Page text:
You probably already know that home involvement is a crucial part of any child’s successful school experience. What you may not know is why this is the case, and what a parent can do to help maintain that critical home-school connection.
Study after study and long years of research have proven beyond a shadow of a doubt: In order to succeed to the best of their abilities, children need their parents or caregivers to be involved in their educations. While the occasional (and unusual) child might be able to rise above a lack of home support, that is not the norm. Family involvement is key.
Family Involvement Prepares Students for School
School success begins long before school attendance. Children whose parents emphasize the importance of hard work and learning are far more likely to develop the grit required to achieve higher education and career goals. Those who are read to at home recognize the alphabet earlier and have a significantly easier time transitioning to full literacy.
After children start school – whether in preschool, Kindergarten or even later – a parent’s role is to check in with the child about homework, encourage and enable reading and learning, and prove to the child that they will answer to the parent for poor performance in school. Kids whose parents model disinterest, on the other hand, will likely become disinterested themselves. That’s no good.
Getting Involved: For the Busy Parent
Many homes have two working parents, rushed evenings and jam-packed weekends. Luckily, parents don’t have to make school involvement a part-time job. A daily homework check is important, but this need last no longer than 5-10 minutes unless the student is struggling. Participating in school activities, such as concerts or field trips, provides a nice sense of continuity for the child.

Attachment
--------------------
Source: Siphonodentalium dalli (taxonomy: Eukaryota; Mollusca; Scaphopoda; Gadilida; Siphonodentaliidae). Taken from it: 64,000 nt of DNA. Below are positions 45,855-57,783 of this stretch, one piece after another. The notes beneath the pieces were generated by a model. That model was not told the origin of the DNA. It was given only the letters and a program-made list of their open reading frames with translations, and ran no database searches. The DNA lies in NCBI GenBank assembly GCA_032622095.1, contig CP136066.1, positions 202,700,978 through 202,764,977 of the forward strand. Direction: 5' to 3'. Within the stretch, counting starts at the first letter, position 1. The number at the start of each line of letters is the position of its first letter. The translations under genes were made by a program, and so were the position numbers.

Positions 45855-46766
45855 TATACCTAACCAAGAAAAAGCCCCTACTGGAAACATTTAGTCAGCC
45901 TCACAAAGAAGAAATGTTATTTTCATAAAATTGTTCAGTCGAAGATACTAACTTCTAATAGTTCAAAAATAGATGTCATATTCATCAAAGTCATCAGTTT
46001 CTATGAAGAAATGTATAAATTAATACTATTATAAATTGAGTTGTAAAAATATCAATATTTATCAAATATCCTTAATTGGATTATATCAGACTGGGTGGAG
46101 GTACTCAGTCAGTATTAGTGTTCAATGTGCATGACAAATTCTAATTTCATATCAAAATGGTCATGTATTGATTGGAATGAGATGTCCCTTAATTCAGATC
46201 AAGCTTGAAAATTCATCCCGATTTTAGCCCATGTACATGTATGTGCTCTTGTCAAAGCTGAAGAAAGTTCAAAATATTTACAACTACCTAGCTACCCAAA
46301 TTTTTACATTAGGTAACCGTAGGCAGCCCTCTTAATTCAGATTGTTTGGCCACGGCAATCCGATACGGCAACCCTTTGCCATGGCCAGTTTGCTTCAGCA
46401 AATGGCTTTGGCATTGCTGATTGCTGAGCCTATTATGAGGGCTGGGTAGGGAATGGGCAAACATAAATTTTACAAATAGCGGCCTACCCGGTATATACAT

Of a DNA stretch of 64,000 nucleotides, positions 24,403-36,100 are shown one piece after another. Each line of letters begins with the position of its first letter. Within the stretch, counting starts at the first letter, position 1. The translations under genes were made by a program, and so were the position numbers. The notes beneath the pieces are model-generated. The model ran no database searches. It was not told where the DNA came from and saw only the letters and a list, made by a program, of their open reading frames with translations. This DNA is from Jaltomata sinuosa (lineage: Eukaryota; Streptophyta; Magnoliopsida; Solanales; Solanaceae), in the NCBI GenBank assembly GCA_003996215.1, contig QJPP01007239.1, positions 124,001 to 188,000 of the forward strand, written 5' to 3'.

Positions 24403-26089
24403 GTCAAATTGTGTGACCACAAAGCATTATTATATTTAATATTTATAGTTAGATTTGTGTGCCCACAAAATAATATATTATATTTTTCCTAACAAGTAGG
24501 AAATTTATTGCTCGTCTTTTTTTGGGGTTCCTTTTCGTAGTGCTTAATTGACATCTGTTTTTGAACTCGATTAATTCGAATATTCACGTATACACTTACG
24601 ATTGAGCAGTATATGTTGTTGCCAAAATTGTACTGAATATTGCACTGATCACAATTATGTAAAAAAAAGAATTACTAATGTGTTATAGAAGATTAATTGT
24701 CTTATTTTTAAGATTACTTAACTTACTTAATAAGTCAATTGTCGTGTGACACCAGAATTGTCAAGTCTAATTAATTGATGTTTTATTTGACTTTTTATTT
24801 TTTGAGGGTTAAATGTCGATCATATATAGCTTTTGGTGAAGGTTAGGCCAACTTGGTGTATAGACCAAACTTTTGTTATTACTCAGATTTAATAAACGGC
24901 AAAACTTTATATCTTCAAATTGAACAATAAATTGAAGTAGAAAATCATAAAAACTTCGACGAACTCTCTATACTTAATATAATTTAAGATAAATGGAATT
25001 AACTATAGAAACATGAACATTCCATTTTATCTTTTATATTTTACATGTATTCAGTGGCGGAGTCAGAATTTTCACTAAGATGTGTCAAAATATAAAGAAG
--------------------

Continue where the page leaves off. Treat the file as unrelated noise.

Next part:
And regularly attending parent-teacher conferences fosters unity between teachers and parents, improves children’s social skills and increases their chances of academic competence. Moreover, as you move into the adolescent years, parental involvement and family dinners significantly lower the chances of delinquency.
The Educator’s Role
Of course, parents can’t be expected to carry this out on their own. The educator’s role is to make parental expectations clear; to give them defined, actionable opportunities to participate in the classroom; and to communicate their expectations of the child’s behavior. Though a teacher has no real power to influence parents in the home, they can and should convey the ideal environment: lots of bedtime reading, homework checks and talking about school. Some parents just don’t know, and it’s a teacher’s duty to make sure they do. Check out these 3 Tips for Fostering Parent Collaboration.
Parental involvement isn’t a cure-all. But it does go a long way toward fostering capable, hardworking, healthy and decent children. Let’s all do our part to get them there.